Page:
You've got to be sh*tting me—the best poop stories

Six valiant parents from the Elbows Deep Brigade share their best poop stories.

By Today's Parent
You've got to be sh*tting me—the best poop stories

Photo: iStockphoto

“My newborn daughters’ sh*t did not stink. Its smell was reminiscent of popcorn. After introducing solid foods though, their poops became smelly recaps of the meals we’d shared together. If 100 blueberries or black beans went in, 100 would come out, embedded in fecal matter but otherwise unchanged. Recently, our daycare provider forgot to put a disposable liner between M’s bum and the absorbent pad of her cloth diaper. (We use liners so that poo can be dumped into the toilet instead of being mashed into the cloth.) Of course, M took a dump in the linerless diaper, which made its way back to us in the bag with the other soiled cloth diapers. That night, as my partner breastfed and enjoyed some quiet time with M, I was in the bathroom, scraping at the feces in her fouled diaper with delicate wads of toilet paper. M had eaten black beans and a whole lot else, I can tell you. With some of the moisture sucked out of it, the poop of a toddler would make a fabulous adhesive.”Lee

“I’m waiting at the doctor’s office. She’s late and my two-month-old girl is fussy, so I’m bouncing her in a carrier around the waiting room like a crazy person. A nice old lady points at my leg saying, ‘Uh oh, uh oh.’ I look down, and that runny yellow poo is leaking down my jeans, past my knees. A nurse gave me a private room to change, but of all the stuff I lugged with me: no clean outfits. I stripped her down, used her sleeper to wipe my jeans and wrapped her in a blanket. The doctor just laughed when she saw us. After the appointment, I hauled ass to the car with my naked baby like I’d just stolen something from a corner store. Never forgot outfits again.”Mandy

“My first visit to work with my month-old baby, all I brought was my wallet. No diaper bag. No diapers. Sure enough, as she’s making the rounds, everyone cooing over her, she takes a huge sh*t. What saved me and my rookie stupidity? I was in the office of a women’s magazine. The story ends with me changing her on a meeting table, bubble envelope as change pad, using makeup-removal wipes and a single sample diaper.” Lauren

“I was nervous about my first flight with my 18-month-old girl, a four-hour journey to see my sister, but the advice I got was unanimous: nurse upon takeoff and landing, and whenever she seemed to feel like it. She was down to bedtime feedings by this point, but it worked like a charm—she spent a good deal of the flight in my lap, nursing. It was very sweet and we enjoyed the cuddle time. I did one diaper change on the plane, then we landed, met up with my sister and got right to sightseeing, nursing my girl on the go since she was still really into it. Then I smelled it: The unmistakable scent of newborn milk poo—only this load was toddler-sized. My girl had had too much breastmilk and the hour of reckoning had come. Blocks from my sister’s place, the diaper could not contain it. The yellow goo was halfway up her back and all over the stroller. We hustled back, gave her a bath, and I made sure we returned to solids ASAP.”Lora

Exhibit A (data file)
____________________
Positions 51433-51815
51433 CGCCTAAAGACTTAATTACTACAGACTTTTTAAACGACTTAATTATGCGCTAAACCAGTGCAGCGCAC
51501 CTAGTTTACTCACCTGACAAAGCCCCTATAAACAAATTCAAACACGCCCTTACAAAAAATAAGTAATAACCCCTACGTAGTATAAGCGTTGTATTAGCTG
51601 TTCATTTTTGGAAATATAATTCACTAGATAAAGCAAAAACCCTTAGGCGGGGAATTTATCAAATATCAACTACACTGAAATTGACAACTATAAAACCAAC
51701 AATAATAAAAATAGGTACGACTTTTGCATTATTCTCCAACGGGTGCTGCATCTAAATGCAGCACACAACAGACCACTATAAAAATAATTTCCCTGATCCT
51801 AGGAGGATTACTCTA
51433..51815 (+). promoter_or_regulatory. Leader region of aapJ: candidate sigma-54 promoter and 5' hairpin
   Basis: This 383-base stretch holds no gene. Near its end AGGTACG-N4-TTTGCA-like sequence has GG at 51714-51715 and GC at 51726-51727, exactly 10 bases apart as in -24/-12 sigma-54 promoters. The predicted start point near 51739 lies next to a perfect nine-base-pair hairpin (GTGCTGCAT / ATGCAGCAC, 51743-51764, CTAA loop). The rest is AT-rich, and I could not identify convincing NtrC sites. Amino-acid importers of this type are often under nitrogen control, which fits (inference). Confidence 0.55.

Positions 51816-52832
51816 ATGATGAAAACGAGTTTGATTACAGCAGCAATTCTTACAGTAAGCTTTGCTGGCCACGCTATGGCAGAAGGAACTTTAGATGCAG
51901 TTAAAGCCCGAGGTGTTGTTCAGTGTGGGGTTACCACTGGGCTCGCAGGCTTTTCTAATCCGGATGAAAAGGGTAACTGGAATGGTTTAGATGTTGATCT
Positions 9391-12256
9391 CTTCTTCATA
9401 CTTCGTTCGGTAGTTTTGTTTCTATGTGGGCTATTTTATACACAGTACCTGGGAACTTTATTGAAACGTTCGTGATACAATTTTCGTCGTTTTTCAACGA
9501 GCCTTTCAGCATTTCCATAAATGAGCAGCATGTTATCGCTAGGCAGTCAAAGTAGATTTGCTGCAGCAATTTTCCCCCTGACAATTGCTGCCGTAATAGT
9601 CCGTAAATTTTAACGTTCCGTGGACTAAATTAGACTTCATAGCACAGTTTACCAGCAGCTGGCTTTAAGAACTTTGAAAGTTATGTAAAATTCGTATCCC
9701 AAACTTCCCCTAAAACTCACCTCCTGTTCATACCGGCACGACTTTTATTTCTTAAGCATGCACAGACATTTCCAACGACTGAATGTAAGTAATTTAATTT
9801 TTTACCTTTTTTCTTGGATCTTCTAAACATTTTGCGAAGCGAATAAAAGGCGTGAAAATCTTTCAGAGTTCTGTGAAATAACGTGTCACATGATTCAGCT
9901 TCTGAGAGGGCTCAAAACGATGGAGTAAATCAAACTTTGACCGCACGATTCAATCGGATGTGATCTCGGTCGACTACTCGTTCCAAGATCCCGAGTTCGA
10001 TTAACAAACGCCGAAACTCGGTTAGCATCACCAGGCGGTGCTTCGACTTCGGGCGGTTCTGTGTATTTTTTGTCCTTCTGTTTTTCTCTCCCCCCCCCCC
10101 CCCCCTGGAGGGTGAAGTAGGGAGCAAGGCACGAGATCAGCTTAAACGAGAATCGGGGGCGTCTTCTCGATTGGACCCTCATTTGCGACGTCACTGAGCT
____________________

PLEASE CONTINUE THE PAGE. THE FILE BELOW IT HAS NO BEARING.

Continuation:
“Hotel rooms don’t generally have change tables. So I changed my newly mobile baby on a towel on the floor. I thought it was funny when he escaped—clean but diaperless—and crawled between the couch and the drapes to play an adorable game of pantsless peekaboo. Until, that is, he quietly took a big sh*t on the carpet mid-peek. Turns out, it is possible to clean sh*t out of carpet with a washcloth and a bar of hotel hand soap. (I was still glad we were checking out that morning, however.)”Ariel

“My toddler was having trouble passing a round golf-ball-type situation, so I stuck my finger in to break it up and help ease it out. I did not wear gloves (moms don’t wear gloves), but I did use Vaseline.” —Lindsay

A version of this article appeared in our January 2016 issue, titled “You vs. Poo, pp. 51-56.

This article was originally published on Feb 17, 2016

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